That being said, they should still live in a simple manner, and be generous with what they have. However, one thing that most people fail to keep in mind is that, like it or not, bishops, cardinals, and the Pope are leaders of the community, either local or universal as the case may be. That being said, they will need to meet with other leaders, both local and international, in order to carry out some of their duties. They need to continually advise the leaders and urge them to make moral decisions, and need to do what they can as well to see to it that their flock is safeguarded. Because they need to interact with secular leaders (as well as leaders of other religions), they need to a) have the means to recieve and host them, should they come and b) have the means to go to the leaders in order to present the views of the Church, argue them, advise the leaders, or whatever else needs to be done. To do this, they need something of a nice place, and a travel budget.

Should some of them perhaps live a little less extravagantly? Yes. But many, such as Cardinal Dulles do it quite well. Archbishop Sean O'Malley, of the Capuchins, has also done a good job, selling the former bishop's residence for a simpler, though still adequate, place.

+Ad Majorem Dei Gloriam+

"The most overlooked advantage to owning a computer is that if they foul up there's no law against wacking them around a little." (Amen to that!)
-Joe Martin

Saturday, August 06, 2005

Vow Number Two


While I was out on vacation, I did get a few questions from family about a) the priesthood in general and b) the Church in general. One of the questions that I was asked was about a particular vow I'll be taking, and my opinon of it. It wasn't poverty. My family has had its share of college students. Nor was it obedience. I've got an incredible amount of family members in the U.S. Navy, so they're good with that. Nor was it the fourth vow particular to Jesuits, that of special obedience to the pope. Evidently not a lot of people know that one exists. Nope, it was the other vow. Yep, chastity.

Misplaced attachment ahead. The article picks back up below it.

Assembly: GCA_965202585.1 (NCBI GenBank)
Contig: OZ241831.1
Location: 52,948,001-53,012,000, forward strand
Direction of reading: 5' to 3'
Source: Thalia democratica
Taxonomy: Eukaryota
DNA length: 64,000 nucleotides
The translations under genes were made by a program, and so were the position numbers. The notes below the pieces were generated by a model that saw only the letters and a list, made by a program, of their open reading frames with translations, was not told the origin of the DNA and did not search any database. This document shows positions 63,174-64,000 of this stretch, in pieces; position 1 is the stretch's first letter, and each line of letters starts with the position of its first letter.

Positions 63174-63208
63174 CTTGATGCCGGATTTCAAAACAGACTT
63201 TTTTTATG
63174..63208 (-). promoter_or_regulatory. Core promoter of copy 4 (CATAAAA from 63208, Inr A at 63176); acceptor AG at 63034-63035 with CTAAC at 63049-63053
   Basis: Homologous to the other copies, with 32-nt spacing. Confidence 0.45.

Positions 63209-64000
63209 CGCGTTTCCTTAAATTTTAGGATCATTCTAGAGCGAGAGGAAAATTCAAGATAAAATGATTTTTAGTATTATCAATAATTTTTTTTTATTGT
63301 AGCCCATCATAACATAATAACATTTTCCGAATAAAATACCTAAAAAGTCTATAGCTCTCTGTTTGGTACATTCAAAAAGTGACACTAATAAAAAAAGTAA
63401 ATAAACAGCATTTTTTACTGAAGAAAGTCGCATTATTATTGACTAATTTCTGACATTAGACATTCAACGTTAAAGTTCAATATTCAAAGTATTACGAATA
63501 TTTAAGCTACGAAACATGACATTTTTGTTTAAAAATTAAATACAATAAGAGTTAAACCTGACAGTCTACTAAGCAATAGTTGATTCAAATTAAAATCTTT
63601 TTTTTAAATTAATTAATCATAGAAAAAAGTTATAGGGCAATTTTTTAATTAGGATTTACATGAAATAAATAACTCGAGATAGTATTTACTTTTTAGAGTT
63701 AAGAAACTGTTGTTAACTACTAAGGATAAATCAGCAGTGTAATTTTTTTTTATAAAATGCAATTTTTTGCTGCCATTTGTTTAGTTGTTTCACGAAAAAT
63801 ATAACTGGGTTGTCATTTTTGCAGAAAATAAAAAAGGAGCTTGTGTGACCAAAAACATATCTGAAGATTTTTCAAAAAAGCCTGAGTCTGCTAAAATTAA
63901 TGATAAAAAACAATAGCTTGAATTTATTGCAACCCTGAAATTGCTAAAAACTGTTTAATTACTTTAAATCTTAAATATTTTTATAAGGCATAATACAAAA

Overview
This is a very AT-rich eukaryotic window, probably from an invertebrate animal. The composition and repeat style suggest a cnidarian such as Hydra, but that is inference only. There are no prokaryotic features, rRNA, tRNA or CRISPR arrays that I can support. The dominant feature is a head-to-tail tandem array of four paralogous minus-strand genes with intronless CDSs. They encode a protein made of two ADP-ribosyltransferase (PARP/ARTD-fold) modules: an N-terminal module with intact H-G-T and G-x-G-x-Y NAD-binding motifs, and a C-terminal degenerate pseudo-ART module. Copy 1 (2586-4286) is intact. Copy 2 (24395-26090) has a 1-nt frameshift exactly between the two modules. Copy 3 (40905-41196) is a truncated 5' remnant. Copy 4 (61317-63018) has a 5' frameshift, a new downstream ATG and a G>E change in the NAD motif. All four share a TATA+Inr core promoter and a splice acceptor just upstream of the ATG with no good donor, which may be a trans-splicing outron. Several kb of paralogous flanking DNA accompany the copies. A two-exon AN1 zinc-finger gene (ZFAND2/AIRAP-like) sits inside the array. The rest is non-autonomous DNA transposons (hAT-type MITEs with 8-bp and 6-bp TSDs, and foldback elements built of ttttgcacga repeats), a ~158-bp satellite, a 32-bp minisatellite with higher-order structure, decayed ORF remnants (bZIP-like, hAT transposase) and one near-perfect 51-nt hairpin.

Darling and obsession of American society, our vow of chastity (or to be more specific, its implications for preists and religious) seems to fly right in the face of everything our culture tells us: sex is a very good thing which is in fact the fulfillment of your being. You have an innate right and duty to have as much of it as possible, and should excercise this right frequently in order to be "normal".

So, my opinion of priestly/religious celibacy? I like it. Members of religious orders should definitely keep it. The community life that they live is usually a key aspect of the spirituality or mission of the order. More often than not, either the order is very big on living with fellow members, mostly monastic orders such as Benedictines and Augustinians, or they are very active and either do or may have to travel frequently in the course of their ministry, like mendicant orders such as the Dominicans and Fransicans. For the Jesuits, it's very much both.

As for diocesan priests, I really doubt they would have time to do all that they do, be as available as they are, and still run a parish if they were to be married. The (now former) pastor of St. Mary's in College Station, Fr. Mike, was usually up by 6:30-6:45 to lead a group in lauds, and was busy working/praying until 10 or 11 at night. I think that were he married and keeping a schedule like that, he would very quickly find himself with a broken marriage, possibly a divorce.

Certainly, many theologians far smarter than I have written at length on the Biblical basis and justifications, and as I don't think I have anything to add of particular value in that arena, I won't.

So while I say that the Church could theoretically change this rule if it wanted to, I don't necessarily think it is a very prudent idea, and so far as I know, neither does anyone in the Church. I am fairly sure I can speak for just about everyone when I say: please, keep us celibate!

+Ad Majorem Dei Gloriam+

"It may be true that the law cannot make a man love me, but it can stop him from lynching me, and I think that's pretty important."
-Martin Luther King, jr